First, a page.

What really sets Aravena apart is his commitment to social housing, something that is largely shunned by other top architects. Since 2000, especially after the founding of his studio ELEMENTAL, he and his collaborators have consistently realized designs with clear social goals. They regard their studio as a “do tank” as opposed to a “think tank”; with imaginable creativity, flexibility, and direct architectural solutions, they have built more than 2,500 low-cost social housing. The ELEMENTAL team participates in every phase of the complex process that provided dwellings for the underserved communities: engaging with politicians, lawyers, researchers, residents, local governments, and builders. The goal was to obtain the best possible outcomes and maximum bene ts for both the residents and wider society. Aravena’s early realization of the importance of local inhabitants’ aspirations, their active participation, and investment in a project, as well as good designs all contributed to create new opportunities for those from underprivileged backgrounds. This inventive approach extends the scope of a traditional architect and transforms the professional into a universal gure who thrives to nding a truly collective solution for the built environment.


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Low-income housing, disaster recovery housing... these all seem to be topics for sociologists and economists, but Aravena took these challenges on and was able to solve many of these problems through architecture. It has been a continuous goal that he sets for his architect career- after years of practice and in uence he is now awarded the “Oscar” of the architecture world—the Pritzker Architecture Award. According to Aravena: “The poor still have very bad living environments, the inef cient use of urban spaces is still a problem that troubles not only Chile but also the rest of the world. We have been focusing on this challenging issue for some time and realized what creates the real challenge is architecture’s ‘irreversibility’. A successful reconstruction can benefit hundreds and thousands of people, yet if it fails, it could result in disasters for the society. Many problems can be solved by appropriate utilization of space, but with only ‘volunteering’ enthusiasm is far from enough. Solving the problems requires professionals’ investment of knowledge and skills.” Aravena’s focus on social issues naturally brought him to the reconstruction of low-income dwellings and city reform.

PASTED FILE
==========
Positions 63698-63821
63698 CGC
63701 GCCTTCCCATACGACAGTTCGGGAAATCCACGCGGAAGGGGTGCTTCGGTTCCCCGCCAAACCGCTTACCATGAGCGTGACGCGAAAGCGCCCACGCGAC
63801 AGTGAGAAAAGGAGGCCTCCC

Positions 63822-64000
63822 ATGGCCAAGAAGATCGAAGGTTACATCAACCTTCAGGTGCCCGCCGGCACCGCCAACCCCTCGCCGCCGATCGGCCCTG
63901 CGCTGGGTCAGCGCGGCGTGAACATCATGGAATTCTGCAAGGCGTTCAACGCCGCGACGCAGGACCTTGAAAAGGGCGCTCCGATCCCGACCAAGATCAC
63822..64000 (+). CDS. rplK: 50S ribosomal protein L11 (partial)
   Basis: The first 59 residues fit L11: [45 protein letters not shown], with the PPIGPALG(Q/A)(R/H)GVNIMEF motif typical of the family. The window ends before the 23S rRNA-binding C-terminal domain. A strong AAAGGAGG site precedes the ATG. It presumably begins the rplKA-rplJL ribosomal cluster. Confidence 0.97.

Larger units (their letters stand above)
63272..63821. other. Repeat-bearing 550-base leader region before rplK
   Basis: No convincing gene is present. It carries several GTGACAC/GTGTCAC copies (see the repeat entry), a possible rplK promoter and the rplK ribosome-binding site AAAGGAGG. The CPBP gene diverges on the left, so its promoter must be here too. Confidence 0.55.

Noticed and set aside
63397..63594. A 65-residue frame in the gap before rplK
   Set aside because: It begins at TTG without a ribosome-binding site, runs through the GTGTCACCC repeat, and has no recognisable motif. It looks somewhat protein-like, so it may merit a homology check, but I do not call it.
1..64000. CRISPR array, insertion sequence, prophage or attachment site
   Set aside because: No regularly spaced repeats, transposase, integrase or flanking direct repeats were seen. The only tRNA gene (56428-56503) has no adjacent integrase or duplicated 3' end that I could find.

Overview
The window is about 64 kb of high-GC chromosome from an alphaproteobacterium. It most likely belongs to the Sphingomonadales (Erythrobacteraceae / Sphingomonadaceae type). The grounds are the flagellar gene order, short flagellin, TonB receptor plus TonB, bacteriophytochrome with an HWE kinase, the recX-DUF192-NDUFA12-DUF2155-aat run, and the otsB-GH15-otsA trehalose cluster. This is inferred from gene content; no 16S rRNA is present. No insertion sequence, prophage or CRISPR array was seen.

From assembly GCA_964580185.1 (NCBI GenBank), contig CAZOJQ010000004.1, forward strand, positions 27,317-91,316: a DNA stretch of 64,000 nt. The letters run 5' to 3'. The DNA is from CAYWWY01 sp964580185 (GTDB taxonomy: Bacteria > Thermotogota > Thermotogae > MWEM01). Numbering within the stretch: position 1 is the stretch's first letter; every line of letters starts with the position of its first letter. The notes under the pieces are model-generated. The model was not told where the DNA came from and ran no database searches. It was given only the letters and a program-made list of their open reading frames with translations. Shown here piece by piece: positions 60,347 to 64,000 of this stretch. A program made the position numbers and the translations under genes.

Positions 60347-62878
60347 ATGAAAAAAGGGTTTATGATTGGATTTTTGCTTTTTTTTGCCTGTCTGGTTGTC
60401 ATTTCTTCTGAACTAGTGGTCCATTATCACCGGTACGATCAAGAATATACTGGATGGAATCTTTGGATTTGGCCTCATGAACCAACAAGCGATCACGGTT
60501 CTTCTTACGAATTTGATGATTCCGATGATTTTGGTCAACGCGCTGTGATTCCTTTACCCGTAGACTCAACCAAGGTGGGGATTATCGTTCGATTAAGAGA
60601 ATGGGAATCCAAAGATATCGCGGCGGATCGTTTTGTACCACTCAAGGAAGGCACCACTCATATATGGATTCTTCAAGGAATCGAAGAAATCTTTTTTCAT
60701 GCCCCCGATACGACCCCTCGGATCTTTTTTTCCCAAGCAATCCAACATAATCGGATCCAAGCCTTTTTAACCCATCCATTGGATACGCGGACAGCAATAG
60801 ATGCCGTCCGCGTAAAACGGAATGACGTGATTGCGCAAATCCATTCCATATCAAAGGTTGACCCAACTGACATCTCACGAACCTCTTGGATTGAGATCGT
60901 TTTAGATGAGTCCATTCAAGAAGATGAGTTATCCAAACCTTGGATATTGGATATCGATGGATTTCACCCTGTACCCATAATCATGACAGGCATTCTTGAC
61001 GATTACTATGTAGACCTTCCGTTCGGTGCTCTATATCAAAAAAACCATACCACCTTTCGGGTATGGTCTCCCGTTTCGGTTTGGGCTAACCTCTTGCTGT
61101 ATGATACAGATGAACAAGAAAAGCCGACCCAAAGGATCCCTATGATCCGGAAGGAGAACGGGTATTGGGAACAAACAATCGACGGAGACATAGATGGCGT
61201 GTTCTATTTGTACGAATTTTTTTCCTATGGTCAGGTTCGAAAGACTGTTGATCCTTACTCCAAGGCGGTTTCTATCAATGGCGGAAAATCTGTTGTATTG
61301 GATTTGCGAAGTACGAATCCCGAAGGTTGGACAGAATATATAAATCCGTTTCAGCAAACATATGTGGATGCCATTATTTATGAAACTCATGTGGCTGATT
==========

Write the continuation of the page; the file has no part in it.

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Alejandro Aravena serves as a great example of the resurgence of architects who care about social participation: he has long committed himself to battle against the global housing crisis and in the fight for a better urban environment for humanity as a whole. By incorporating his deep understanding of both architecture and sociology into his works, actions, and designs, Aravena gives a new dimension that is necessary to respond to architectural challenges of today and tomorrow. Not to detract from architects who dedicate their careers largely to the pursuit of aesthetics, but it would certainly bene t the world for more architects to follow in Aravena’s footsteps and accept the challenges posed by societal problems through practice and with confidence—to serve greater social and humanitarian needs.